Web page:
- Roche, B. & Barnes-Holmes, D. (2003). Behavior analysis and social constructionism: Some points of contact and departure. The Behavior Analyst 26, 215-231.
- Gilbert, G.N. & Mulkay, M. (1982). Warranting scientific belief. Social Studies of Science 12, 383-408.
385: Isn’t this how we all do it in convo?—they’re wrong cuz they aren’t looking at facts. I’m actually surprised so far that it’s so simple and relatable to everyday conversation. When someone believes something that is wrong, I feel like I come up with a whole host of reasons why they have come to such a conclusion. When I was younger, I would of course just say someone was stupid. As I grew older, I would say they didn’t pay attention to relevant evidence. These days I can pretty much accept that right and wrong are informed by perception, worldview, who you grew up around, etc. Even with my somewhat post-modern stance, I still catch myself, when people are “wrong,” saying things like, “They are distracted.” Meaning they are distracted from focusing on the evidence that would “correct” their “error.”
p. 390: The scientists are talking about how the evidence is stacking up in favor of one particular theory. I don’t know that the authors are arguing against this process, but many people conducting experiements in a similar way and getting similar results, to me, seems like a good way to create models/metaphors/stories that tell us, to the best of our knowledge, how the world works. I know that scientists work in labs with a desire to make things work, rather than some altruistic desire to find Truth. However, when dozens of specialist scientists are all working around a few theories and they eventually come to a consensus, I find it reasonable to accept that. I suppose the authors aren’t arguing against accepting scientific consensus, they’re just demonstrating how scientists talk about competing theories.
p. 392: So they accept data, but are skeptical of theory. This is similar to the idea in media of “giving the facts.” We don’t want the frilly theory stuff, just the evidence.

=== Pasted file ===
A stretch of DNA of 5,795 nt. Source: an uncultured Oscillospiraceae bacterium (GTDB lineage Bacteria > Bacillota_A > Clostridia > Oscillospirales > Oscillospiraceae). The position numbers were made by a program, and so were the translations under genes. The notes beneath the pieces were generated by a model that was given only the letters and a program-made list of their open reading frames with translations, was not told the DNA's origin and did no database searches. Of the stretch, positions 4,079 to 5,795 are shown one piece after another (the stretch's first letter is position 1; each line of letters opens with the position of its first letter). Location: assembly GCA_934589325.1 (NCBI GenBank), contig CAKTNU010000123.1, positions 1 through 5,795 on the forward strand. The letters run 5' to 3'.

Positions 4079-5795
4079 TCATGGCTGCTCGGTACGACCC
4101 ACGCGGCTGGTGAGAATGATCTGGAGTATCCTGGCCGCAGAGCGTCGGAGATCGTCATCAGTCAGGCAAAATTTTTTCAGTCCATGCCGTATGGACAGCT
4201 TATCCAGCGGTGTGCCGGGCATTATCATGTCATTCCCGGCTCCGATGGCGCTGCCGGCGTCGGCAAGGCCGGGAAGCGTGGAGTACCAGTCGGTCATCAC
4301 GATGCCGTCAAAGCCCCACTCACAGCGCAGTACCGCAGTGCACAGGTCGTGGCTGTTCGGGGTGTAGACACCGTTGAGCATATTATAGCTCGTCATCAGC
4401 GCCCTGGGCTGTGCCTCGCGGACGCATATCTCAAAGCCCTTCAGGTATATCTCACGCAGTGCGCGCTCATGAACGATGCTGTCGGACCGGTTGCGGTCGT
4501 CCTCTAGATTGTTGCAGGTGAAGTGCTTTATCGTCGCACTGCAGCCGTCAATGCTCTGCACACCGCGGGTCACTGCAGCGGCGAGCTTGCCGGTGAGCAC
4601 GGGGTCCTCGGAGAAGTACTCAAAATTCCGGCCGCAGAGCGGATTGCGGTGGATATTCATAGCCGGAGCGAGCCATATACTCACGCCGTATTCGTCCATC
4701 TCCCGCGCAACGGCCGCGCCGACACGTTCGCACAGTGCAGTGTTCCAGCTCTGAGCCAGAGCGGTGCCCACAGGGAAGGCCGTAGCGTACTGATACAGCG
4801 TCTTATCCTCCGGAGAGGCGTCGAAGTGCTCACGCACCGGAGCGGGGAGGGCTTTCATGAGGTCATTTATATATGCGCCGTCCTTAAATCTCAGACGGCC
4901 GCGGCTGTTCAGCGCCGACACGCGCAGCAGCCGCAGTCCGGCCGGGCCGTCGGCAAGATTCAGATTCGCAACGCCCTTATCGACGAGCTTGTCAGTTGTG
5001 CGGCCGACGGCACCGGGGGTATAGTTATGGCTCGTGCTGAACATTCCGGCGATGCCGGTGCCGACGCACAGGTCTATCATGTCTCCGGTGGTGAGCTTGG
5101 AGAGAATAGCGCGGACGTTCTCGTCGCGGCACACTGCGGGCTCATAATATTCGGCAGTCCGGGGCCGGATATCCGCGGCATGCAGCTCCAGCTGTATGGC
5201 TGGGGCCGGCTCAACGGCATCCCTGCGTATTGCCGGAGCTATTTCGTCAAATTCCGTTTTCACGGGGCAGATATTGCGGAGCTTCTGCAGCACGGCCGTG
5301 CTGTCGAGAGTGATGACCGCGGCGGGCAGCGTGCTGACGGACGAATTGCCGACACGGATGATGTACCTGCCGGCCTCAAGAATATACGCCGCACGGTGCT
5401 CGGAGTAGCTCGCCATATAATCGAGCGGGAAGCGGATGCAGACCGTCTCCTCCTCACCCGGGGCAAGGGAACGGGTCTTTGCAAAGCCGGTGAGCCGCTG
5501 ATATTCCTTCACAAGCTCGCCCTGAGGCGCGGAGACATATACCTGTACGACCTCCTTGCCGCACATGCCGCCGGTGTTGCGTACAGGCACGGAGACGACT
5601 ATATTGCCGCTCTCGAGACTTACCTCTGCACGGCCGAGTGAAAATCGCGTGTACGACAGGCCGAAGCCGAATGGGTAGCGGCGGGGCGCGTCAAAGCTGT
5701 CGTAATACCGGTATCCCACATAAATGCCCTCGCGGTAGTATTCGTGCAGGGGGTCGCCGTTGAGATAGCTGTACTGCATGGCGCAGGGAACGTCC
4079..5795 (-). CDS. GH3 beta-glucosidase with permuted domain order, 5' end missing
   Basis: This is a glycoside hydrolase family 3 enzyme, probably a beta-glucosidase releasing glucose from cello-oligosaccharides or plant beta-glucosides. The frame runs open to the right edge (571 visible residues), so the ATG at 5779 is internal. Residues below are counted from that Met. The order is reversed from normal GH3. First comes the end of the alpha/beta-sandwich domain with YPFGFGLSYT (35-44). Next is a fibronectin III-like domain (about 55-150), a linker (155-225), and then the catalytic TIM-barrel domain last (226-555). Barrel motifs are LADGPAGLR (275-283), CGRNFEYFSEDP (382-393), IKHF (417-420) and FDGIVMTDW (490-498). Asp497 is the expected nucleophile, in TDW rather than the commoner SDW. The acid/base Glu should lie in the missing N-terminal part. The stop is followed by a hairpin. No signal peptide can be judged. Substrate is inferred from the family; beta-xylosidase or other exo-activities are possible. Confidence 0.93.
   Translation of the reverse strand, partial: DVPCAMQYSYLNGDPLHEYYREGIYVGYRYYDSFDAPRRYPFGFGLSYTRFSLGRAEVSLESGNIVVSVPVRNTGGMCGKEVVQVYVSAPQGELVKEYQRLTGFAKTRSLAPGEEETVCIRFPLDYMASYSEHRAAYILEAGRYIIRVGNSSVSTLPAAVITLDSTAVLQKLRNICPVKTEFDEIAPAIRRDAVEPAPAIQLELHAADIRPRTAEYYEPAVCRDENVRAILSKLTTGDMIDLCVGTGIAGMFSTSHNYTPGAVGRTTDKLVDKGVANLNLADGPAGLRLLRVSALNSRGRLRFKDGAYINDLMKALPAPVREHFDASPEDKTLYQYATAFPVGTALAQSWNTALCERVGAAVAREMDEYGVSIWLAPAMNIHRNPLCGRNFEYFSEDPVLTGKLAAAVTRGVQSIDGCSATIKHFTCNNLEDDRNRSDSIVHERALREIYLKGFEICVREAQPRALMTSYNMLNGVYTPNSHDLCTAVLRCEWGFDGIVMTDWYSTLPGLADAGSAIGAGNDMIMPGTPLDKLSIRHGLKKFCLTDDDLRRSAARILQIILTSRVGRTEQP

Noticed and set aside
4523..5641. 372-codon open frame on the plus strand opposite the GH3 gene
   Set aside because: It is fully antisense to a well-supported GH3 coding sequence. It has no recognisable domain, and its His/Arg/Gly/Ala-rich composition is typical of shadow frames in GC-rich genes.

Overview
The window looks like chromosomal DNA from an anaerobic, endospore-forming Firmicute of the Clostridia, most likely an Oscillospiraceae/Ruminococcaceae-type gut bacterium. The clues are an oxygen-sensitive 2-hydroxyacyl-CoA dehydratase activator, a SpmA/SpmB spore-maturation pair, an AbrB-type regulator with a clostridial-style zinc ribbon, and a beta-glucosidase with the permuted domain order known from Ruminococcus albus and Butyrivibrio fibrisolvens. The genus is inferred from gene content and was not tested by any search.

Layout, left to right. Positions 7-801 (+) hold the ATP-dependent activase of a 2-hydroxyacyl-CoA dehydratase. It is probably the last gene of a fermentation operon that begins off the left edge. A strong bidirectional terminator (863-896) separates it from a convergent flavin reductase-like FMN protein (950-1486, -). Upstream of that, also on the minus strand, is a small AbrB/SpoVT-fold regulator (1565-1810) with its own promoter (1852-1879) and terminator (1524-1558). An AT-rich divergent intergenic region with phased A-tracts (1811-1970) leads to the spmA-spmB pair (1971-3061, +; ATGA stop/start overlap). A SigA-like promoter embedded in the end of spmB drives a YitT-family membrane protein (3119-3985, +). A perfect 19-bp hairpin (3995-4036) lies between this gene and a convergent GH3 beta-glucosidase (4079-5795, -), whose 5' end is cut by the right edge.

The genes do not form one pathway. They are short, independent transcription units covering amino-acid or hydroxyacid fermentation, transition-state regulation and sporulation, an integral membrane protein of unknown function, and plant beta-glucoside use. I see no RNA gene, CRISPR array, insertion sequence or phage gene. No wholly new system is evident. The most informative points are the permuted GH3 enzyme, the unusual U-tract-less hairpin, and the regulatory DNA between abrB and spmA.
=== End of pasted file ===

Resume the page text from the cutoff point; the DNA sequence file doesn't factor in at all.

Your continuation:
P393: Here I see a kind of parallel to the preffered and unpreferred response thing: when it’s right, you just say the evidence supports it. When it’s wrong, you talk about the evidence at length and hem and haw over it—and just as a person would be seen as rude for turning down an invitation with a simple “no,” a scientist would be seen as unscientific if she said “that’s just wrong.”
This was a good one!
- Lester, J. (2011). Exploring the borders of cognitive and discursive psychology: A methodological reconceptualization of cognition and discourse. Journal of Cognitive Education and Psychology 10(3), 280-293.
- Edwards, D. (2006). Discourse, cognition and social practices: the rich surface of language and interaction. Discourse Studies 8(1), 41-49.
I like that he acknowledges the fact that language isn’t everything, but talk is what makes those non-talk things accountable. As we mentioned in class, we usually don’t stop to ask someone about what they intend, or even sometimes how they feel, unless there is some sort of hiccup.
Top of p. 43: So what does he think of poetry? The whole point of poetry, for me, is to combine surface with depth, literal with symbolic.
W/his punching the window example, I’m almost convinced of his point that it doesn’t matter whether or not the guy originally intended to punch the window out. That is unknowable to everyone. What is knowable is the interaction that the cop and accused have, and that power struggle and conversation is the only thing that brings out the intentionality—but it doesn’t bring it out as reality, only as an interaction.